That time Batman and Superman bonded over watching space-slug-screwing
“Somehow” Superman senses Batman needs a shoulder to cry on, so he flies his buddy off to the Fortress of Solitude, where Batman’s kind enough not to mention that Superman totally ripped off the life-sized dinosaur from the Batcave.
And then some meteors land outside that turn out to be spaceships controlled by weird, tentacle-covered slug things that promptly attack Superman and Batman with Supes’ collection of exotic weapons. But it turns out the slugs are actually there to collect emotions. There’s never any explanation for the fight scene except that this story needed some action.
That time the Joker became an ambassador to the UN
Ayatollah Khomeini appointing the Joker to the United Nations is still the weirdest part of A Death in the Family, but let’s not forget that comic book fans called in to demand the death of a child, which probably says some disturbing things about them we don’t have time to get into at the moment. The dark and tangled world of geopolitics gets treated with all taste and subtlety you’d expect, but at least Jim Starlin gives readers fair warning in time to jump ship by opening the first issue in a “kiddie porn warehouse.” What does that even mean? Just piles and piles of VHS tapes?
Starlin scored Jim Aparo, widely considered one of the great Batman artists of all time for this one, but Aparo seems more interested in completing the Joker’s transformation into Mac Tonight.
That time a comics legend drove Batman straight off the rails
This section could have been about either All-Star Batman and Robin the Boy Wonder, or The Dark Knight Strikes Again. But then I sat down to read Strikes Again and discovered it was actually…good? Yes, Miller’s art has deteriorated badly — half of it looks like left-handed doodles, to the point the caricatures of TV personalities are just plain unrecognizable — and Lynn Varley’s colors are eye-searing and it’s all kind of fashy and horny-on-main-y just like everything Miller’s written this millennium. But when Miller cares enough, he still turns in some pretty awesome art with his reinvention of the classic characters, and it moves at a pretty thrilling pace. Everything most people hate about the book comes from Miller cutting loose his unfiltered id, which ended up being more enticing than repellent. It’s trash, but it’s such gonzo, deeply individual trash I can’t hate it.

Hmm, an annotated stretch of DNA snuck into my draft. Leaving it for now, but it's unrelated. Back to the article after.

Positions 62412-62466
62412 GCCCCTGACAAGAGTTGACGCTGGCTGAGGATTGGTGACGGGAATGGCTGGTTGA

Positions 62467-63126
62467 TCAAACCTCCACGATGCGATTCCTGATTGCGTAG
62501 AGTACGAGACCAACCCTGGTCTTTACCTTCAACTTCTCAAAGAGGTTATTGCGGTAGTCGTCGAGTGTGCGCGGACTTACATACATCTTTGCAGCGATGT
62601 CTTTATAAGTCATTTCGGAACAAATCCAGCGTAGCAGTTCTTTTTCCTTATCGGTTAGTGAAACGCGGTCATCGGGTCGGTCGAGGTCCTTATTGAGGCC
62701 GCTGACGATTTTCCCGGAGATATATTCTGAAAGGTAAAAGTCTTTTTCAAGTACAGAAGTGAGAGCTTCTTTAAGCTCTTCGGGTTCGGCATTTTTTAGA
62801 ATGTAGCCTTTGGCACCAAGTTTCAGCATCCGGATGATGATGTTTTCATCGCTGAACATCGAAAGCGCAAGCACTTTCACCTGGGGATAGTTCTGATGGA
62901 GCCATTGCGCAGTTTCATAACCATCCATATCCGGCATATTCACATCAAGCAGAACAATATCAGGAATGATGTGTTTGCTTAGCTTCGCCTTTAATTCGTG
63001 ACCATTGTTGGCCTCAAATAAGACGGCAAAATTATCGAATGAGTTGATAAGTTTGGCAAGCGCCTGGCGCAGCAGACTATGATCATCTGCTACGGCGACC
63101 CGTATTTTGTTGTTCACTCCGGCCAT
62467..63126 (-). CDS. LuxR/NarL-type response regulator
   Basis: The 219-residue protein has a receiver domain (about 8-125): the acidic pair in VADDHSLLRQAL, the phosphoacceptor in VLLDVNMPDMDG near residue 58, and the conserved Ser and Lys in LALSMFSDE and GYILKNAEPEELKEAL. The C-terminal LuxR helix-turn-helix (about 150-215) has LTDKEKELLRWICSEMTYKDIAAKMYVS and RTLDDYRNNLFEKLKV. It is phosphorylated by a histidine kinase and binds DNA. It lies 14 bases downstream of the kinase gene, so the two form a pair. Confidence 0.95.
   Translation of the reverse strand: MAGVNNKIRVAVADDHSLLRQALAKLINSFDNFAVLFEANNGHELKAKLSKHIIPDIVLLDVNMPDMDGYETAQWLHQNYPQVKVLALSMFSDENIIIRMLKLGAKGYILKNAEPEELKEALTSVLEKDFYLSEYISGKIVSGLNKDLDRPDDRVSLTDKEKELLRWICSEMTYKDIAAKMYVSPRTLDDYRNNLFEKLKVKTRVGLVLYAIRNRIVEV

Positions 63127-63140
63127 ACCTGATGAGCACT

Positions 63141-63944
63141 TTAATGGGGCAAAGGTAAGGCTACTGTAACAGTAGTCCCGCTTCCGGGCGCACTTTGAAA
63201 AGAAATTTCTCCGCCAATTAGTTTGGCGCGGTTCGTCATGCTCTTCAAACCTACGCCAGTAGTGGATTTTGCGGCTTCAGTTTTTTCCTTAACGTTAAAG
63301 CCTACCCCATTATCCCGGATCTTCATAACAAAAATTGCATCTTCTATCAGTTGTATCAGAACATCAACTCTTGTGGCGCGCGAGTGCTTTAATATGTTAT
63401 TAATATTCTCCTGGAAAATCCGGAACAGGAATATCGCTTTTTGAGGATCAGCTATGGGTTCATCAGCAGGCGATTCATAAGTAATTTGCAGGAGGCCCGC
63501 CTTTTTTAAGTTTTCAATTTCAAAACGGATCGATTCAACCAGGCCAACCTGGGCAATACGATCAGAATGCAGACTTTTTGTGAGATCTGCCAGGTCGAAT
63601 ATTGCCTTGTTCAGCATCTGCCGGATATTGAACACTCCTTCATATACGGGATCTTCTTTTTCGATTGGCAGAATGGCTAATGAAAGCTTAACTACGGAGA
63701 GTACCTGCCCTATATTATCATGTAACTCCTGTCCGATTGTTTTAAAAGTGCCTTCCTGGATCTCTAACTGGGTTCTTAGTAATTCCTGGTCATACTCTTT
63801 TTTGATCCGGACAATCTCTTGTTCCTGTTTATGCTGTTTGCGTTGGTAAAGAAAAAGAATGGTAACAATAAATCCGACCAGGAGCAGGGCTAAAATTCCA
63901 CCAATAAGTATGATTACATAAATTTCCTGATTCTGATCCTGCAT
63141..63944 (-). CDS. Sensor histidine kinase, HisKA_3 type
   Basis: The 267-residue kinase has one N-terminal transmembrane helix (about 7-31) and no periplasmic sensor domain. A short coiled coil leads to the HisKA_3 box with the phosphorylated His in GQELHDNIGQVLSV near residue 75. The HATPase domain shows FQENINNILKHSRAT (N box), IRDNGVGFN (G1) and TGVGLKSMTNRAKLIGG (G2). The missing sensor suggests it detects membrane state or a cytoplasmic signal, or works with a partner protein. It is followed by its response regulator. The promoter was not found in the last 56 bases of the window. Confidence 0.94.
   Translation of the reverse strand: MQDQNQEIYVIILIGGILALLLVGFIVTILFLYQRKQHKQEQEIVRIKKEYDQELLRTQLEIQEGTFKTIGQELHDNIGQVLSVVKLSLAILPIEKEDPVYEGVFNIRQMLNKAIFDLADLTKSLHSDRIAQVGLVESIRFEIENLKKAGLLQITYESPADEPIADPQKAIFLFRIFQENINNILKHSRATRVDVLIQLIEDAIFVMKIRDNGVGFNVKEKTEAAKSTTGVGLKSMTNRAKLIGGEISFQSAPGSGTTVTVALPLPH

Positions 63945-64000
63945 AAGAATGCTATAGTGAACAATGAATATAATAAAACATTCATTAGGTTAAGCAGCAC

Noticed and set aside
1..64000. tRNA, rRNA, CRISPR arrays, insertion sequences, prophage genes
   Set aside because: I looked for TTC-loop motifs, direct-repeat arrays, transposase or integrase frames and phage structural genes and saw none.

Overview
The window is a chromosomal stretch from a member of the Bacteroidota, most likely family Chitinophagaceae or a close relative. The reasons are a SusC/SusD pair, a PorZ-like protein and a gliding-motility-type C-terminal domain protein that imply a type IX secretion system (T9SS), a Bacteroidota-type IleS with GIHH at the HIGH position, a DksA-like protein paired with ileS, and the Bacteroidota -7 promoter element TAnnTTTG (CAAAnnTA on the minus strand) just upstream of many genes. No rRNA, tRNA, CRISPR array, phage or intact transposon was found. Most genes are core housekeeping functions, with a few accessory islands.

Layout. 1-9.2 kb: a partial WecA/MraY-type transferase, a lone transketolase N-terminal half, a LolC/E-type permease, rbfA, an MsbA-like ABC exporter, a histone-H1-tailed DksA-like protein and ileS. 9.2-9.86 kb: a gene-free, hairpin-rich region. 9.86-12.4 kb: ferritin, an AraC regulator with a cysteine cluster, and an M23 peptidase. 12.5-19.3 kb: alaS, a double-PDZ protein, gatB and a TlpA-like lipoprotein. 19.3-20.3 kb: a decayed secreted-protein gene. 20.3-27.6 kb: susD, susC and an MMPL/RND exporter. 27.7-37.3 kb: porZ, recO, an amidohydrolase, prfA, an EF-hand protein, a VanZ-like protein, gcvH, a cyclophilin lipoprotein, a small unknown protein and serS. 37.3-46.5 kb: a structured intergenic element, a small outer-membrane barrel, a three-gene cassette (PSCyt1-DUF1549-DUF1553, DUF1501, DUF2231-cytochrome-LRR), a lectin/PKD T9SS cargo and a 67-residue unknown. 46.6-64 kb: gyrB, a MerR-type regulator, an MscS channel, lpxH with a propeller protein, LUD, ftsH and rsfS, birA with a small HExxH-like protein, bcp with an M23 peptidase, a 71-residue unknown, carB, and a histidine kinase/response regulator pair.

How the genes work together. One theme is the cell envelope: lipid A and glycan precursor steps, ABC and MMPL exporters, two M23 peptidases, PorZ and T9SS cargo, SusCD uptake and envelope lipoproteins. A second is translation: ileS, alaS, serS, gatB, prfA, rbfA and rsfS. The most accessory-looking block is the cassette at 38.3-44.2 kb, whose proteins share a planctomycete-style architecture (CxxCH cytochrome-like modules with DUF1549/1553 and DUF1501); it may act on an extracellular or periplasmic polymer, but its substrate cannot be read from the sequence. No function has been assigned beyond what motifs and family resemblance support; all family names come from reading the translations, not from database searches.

Anyway, all the really fucked-up shit — Superman and Wonder Woman’s skyfucking causing countless thousands of deaths, Green Lantern doing even worse when he literally holds the whole world in his hands just to scare Luthor shitless, Superman all but declaring himself God and Miller treating this like a happy ending — has nothing to do with Batman, who’s practically a supporting character in his own book.
Meanwhile, I haven’t got a single nice thing to say about All-Star Batman and Blah Blah Blah. It and All-Star Superman were supposed to launch a line of out-of-continuity series to compete with Marvel’s Ultimate Universe, and it wouldn’t surprise me a bit if the widespread disgust at Miller’s story, not to mention Jim Lee’s inability to meet a deadline, killed the project in the crib. You have to appreciate the symmetry, though. Is there any better Goofus and Gallant example of how to capture the essence of a beloved hero than All-Star Superman and All-Star Batman and Yada Yada Yada?
All-Star did nothing to shake the persistent criticism that Miller could only write women as sex objects since the first one to appear in the series, Vicki Vale, is introduced in lacy lingerie fantasizing about Superman’s super-schlong. And then we get a panel of almost nothing but butt. (Later, we get a shot of her in a hospital gown that’s somehow just as form-fitting.) Then again, we could also interpret that as Lee mooning the reader, since “All-Star” feels like one long, 10-issue insult. Miller turns Batman into a dangerous, unstable fascist and the other heroes into clowns. True, fans ate that up in The Dark Knight Returns but that book didn’t have him beating and starving a child or Wonder Woman slurring a random man as “sperm bank” then turning around and denigrating the rest of the Justice League for not being manly enough.
The series also includes Black Canary for whatever reason, and in this version, her costume comes from her gig at some kind of low-rent Hooters and she decides to quit and fight crime after one too many skeevy comments from the clientele — which is pretty rich given how Miller and Lee all but drool all over every woman on the page.
Miller seems to have even forgotten basic math — as video reviewer Linkara pointed out, one scene transitions from Batman driving Dick Grayson, who, as Miller never tires of reminding us, is “age 12,” home to Clark Kent seeing Dick’s face on a milk carton “fifteen hours earlier,” which would mean Batman’s been driving in circles all night and most of the day, and that’s not even accounting for the time it would take to get that milk carton printed and on Clark’s breakfast table.
“All-Star” wasn’t sold as a mature readers title. This leads to bizarre incongruities like a scene of the Joker murdering a woman in bed while insisting “this is love” and narrating the whole process in sickening detail and implying the cops Batman rescues Dick from intend to rape him next to pages where all the cuss words are blacked out. Fortunately, Lee at least had the restraint not to illustrate Bruce’s memory of his parent’s murder: “I touched my mother’s breast. It bled on me.”
Apparently, DC couldn’t be fooled three times, and they rejected Miller’s next Batman pitch, Holy Terror, Batman! Legendary Studios eventually released it as simply Holy Terror — and really, without the Burt Ward reference, what’s even the point? — as their big entry into the comics world. All that did was vindicate DC since, by all accounts, the book was so Islamophobic it’d make your average Medieval Crusader blush.
That time a different comics legend drove Batman straight off the rails